Friday, November 25, 2011

Holidays Are The Best Time To Interview

In my thirty years of recruitment, many candidates felt that attempting to interview during the Holiday season was a waste of time. They learned while working with me that it can be a very productive time to interview.

During my interview on Park City TV (http://www.youtube.com/watch?v=F9GvkP0AfOI&feature=player_embedded#!), we discussed the reasons why this is the best time to interview.

1) Many companies have a new budget on January 1st. This means that new positions open in the new budgets. Over the past couple of years, hiring managers have been conditioned that they will lose openings if they wait too long to interview and hire employees. Therefore they are motivated to interview and hire.
2) They will interview candidates in December; and start the selected candidates in the first or second week of January within the new budget.
3) Generally people feel generous and warmer during the Holidays. Consequently while still probing the candidate’s experience, the manager potentially will be more cordial.

If candidates decide to interview during this period, the best way to meet the hiring managers is to network their way to meet them.

Identify the companies who need their skills and for whom they want to work. Then network their way into them. Typically 74 to 76% of all jobs are filled through networking and somewhere between 8 and 10% are filled through the Internet job boards and corporate websites.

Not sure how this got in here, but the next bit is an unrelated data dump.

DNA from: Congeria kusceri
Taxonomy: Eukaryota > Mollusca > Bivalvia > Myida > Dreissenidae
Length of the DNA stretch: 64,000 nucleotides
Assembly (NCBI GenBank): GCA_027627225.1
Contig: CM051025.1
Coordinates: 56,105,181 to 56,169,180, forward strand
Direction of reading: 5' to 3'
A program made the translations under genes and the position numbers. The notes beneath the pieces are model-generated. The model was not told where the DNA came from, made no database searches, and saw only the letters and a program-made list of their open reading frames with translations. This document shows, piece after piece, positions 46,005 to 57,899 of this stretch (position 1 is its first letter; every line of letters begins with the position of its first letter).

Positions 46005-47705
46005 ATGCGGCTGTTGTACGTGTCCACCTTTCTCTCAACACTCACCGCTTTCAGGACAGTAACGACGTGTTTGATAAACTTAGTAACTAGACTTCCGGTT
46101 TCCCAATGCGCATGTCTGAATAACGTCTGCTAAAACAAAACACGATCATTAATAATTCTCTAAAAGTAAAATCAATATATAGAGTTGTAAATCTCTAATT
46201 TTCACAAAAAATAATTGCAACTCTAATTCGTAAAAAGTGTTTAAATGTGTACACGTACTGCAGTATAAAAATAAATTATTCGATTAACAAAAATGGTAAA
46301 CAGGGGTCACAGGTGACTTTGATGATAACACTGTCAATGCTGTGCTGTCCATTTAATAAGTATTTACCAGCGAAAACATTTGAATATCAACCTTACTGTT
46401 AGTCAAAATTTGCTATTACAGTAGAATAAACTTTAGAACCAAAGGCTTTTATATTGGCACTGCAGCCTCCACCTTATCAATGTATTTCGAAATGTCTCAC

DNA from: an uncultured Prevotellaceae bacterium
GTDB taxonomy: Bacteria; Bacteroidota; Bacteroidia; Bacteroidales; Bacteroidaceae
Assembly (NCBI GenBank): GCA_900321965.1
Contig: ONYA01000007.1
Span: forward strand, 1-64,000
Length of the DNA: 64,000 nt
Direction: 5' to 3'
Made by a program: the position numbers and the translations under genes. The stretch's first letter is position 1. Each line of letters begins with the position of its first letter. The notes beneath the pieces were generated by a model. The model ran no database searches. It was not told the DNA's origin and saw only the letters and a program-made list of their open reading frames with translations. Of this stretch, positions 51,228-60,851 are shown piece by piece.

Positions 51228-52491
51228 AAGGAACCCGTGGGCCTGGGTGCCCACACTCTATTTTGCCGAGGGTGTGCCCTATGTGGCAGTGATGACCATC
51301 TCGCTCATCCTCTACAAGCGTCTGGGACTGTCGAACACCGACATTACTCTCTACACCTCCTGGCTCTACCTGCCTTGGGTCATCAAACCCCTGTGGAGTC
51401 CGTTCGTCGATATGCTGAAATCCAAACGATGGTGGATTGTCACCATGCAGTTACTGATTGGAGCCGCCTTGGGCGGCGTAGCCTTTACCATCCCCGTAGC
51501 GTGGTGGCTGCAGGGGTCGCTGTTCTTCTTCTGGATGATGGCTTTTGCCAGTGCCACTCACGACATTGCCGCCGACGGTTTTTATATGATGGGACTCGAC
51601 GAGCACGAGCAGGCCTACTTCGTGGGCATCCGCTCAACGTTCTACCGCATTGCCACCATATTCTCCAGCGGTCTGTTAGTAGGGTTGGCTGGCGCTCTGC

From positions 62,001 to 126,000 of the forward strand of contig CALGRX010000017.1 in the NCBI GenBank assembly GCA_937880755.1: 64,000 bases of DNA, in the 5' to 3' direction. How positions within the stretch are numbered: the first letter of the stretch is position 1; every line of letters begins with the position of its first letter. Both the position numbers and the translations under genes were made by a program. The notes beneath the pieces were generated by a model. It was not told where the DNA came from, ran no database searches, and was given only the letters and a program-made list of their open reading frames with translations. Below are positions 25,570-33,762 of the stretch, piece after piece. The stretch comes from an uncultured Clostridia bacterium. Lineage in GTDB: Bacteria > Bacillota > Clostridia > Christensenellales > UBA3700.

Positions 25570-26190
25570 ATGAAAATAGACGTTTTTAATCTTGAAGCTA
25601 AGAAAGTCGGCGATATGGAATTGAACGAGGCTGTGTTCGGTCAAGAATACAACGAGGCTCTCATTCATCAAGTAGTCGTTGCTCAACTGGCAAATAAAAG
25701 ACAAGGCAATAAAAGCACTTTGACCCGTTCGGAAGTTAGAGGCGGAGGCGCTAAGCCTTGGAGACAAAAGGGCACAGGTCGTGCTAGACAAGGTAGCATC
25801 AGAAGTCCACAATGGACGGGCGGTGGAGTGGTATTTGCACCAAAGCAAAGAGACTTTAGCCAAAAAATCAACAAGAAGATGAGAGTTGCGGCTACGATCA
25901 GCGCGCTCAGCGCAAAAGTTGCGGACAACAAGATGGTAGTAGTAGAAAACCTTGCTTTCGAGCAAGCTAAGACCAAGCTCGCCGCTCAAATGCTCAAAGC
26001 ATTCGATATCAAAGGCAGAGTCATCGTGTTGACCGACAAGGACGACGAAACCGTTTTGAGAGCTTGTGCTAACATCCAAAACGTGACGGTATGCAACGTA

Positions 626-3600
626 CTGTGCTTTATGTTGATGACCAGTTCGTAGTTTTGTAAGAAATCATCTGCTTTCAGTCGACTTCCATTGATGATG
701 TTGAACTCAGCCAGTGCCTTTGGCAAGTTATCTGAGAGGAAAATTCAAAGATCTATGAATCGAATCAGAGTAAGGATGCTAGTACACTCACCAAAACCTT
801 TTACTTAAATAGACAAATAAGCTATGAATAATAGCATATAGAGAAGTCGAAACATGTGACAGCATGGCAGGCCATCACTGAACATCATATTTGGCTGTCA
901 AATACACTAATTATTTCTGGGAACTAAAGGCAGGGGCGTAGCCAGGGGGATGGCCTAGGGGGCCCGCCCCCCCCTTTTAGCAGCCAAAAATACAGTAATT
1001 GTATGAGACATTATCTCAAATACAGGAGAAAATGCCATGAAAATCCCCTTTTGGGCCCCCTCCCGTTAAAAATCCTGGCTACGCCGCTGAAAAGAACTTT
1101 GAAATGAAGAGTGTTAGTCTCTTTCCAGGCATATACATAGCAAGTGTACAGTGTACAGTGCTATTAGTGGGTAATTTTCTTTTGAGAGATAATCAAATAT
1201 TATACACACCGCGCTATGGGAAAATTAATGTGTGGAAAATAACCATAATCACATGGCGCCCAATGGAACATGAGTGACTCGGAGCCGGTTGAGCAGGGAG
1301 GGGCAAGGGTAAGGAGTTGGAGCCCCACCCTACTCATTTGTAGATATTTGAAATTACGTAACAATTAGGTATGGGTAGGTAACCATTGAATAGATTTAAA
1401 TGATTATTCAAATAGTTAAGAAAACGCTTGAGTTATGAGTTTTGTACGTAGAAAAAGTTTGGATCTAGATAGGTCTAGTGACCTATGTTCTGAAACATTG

Understand the foundation of networking. Successful networking involves give and take. Therefore it is important to help the person who is helping you. Ask your friends/acquaintances if they know someone working at the target companies. If so, would they give you contact information to reach them? When you call that person, mention that your friend mentioned they would be either a great contact in that company or a great person to meet someone in that company. Ask “When is a good time to chat that fits into your schedule?” Once you chat with them about your experience and what you want to do next, ask them who would be the best person to talk with next? Then ask if there is anything you can do for them. If people feel you are willing to help them, they will be more willing to help you.

Don’t be the opera singer warming up – you’ve seen them at “networking events” like Chamber after hours. They run from person to person collecting cards and singing “me, Me, Me, MEEEE!”

An example of successful Holiday interviewing is this story. My professional recruitment career began in Washington, DC. After a few years, my best client was Comsat Labs. Typically they were looking for very technical candidates. One of my candidates was a woman working in Baltimore and looking for a challenging position in Washington, DC or suburban Maryland. After my phone screen the week before Christmas, the hiring manager at Comsat was very interested in meeting her.

Since Patti had to drive past Comsat on Christmas Eve to go home in Virginia, I suggested we set up the interview for that morning.

Patti interviewed all morning and it went well on both sides. The hiring manager told her they had a little pot luck lunch to celebrate the holiday; and invited Patti to stay for that hour and meet the staff. She accepted. During lunch, the hiring manager polled the morning interviewers. Right before she left, the hiring manager asked her to come into his office. He wished her a safe trip and a nice holiday. Then he extended an offer. She called me Christmas night to accept. She started the second Monday in January.

Thursday, November 24, 2011

10 Tips for Successful Hiring Manager Interviews